A Feather in the Librarian's Cap


President Bush bestows the Presidential Citizens Medal to Librarian of Congress James H. Billington

President Bush bestows the Presidential Citizens Medal to Librarian of Congress James H. Billington

Last week was one of the busiest (if not the busiest) week I’ve seen since coming to the Library. There was the Library’s presentation of the $1 million Kluge Prize for Lifetime Achievement in the Study of Humanity. There were a lot of great, new interactive features that came online in the Library of Congress Experience (online and in the Jefferson Building.) There was a meeting of the Library’s private-sector advisory group, the James Madison Council. All of this came in the wake of the opening of the Capitol Visitor Center, which has led to several visitors now entering the Library via the passageway beneath First Street S.E. — a sight that warms my heart every time I see it!

And if that all weren’t enough, our boss, Librarian of Congress James H. Billington, got some wonderful recognition in the middle of all of it. Dr. Billington was one of 23 people (and one award made posthumously) to receive the Presidential Citizens Medal, which is the second-highest civilian distinction bestowed by the President behind the Medal of Freedom. (Only about 100 people have received the award since it was established in 1969.)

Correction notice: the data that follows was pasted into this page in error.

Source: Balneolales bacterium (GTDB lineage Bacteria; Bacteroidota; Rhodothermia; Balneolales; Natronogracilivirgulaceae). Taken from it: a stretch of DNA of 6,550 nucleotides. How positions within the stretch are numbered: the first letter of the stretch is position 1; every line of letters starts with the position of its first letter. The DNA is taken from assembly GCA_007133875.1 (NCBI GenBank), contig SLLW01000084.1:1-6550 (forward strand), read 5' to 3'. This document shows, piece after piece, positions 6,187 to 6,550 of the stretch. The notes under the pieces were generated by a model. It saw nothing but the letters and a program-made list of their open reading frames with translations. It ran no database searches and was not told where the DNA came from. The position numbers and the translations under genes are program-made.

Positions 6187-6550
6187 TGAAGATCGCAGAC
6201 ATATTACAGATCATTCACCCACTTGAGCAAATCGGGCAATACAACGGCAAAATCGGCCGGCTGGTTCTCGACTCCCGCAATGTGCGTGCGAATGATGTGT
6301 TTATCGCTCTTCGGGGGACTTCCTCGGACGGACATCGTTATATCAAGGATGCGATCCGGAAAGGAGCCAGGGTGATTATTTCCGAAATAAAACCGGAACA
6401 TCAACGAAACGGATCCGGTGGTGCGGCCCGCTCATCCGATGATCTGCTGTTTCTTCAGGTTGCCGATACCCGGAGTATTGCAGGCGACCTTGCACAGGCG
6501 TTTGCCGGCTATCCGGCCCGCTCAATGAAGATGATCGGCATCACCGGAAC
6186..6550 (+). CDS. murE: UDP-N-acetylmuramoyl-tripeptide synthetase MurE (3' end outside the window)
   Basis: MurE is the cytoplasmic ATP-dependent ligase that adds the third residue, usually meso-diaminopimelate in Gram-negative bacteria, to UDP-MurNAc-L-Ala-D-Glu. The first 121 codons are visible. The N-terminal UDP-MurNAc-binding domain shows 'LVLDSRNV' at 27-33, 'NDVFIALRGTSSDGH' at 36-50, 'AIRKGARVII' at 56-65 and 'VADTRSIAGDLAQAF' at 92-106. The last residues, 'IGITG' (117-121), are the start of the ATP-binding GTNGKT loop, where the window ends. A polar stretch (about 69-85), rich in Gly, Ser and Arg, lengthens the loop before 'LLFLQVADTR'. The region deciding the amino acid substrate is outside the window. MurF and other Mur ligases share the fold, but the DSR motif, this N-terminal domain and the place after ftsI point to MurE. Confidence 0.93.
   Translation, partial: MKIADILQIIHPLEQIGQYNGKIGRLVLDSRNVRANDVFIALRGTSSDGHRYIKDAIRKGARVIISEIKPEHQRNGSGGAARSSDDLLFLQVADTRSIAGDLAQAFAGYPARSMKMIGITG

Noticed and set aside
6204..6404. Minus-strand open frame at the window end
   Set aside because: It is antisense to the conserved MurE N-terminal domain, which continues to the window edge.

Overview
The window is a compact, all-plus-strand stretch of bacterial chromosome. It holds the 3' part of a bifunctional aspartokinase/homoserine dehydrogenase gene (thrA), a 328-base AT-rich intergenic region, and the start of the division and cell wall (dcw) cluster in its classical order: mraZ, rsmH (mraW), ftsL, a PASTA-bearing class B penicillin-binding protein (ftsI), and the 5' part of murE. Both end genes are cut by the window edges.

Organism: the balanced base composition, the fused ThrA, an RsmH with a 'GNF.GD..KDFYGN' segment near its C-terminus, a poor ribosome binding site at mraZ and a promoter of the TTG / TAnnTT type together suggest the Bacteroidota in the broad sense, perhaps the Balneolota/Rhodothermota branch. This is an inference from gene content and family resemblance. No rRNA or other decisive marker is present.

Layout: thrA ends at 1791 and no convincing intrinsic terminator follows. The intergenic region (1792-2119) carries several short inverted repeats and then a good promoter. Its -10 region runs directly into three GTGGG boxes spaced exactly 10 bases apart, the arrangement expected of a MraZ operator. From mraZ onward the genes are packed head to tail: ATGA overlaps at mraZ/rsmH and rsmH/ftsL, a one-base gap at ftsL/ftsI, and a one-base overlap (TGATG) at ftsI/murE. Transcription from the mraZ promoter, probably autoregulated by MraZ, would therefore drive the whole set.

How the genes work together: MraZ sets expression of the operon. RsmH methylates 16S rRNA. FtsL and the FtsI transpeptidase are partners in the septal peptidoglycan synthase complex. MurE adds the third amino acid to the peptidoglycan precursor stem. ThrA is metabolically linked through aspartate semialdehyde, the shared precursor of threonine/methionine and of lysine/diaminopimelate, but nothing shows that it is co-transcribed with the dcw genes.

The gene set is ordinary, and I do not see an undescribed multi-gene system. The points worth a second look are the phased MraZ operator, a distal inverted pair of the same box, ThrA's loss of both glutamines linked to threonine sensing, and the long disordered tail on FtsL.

In comments to staff last week, Dr. Billington was especially gracious in pointing out that the people of the Library of Congress are the ones who help him achieve what he has, in order to make such recognition possible in the first place.

Congrats, Dr. B.!

Library Releases Report on Flickr Pilot

In January, the Library embarked on something that took the online community by storm. In conjunction with Flickr, we loaded a few thousand images from the Library of Congress’ vast collections and asked the user community to get involved: Give us your tags, your comments, your huddled masses …

We were essentially conducting an experiment to see how crowdsourcing might enhance the quality of the information we are able to provide about our collections, while also finding innovative ways to get those collections out to people who might have an avid interest in them.

As we’ve said again and again, we’ve been bowled over by the response. Now, the Library has released its report on the Flickr pilot. (The full report is here; a summary is here. Both links are PDFs.)

After the jump is an account of some of our findings, as adapted from a piece intended for the Library of Congress Gazette, our in-house newsletter.

Read more »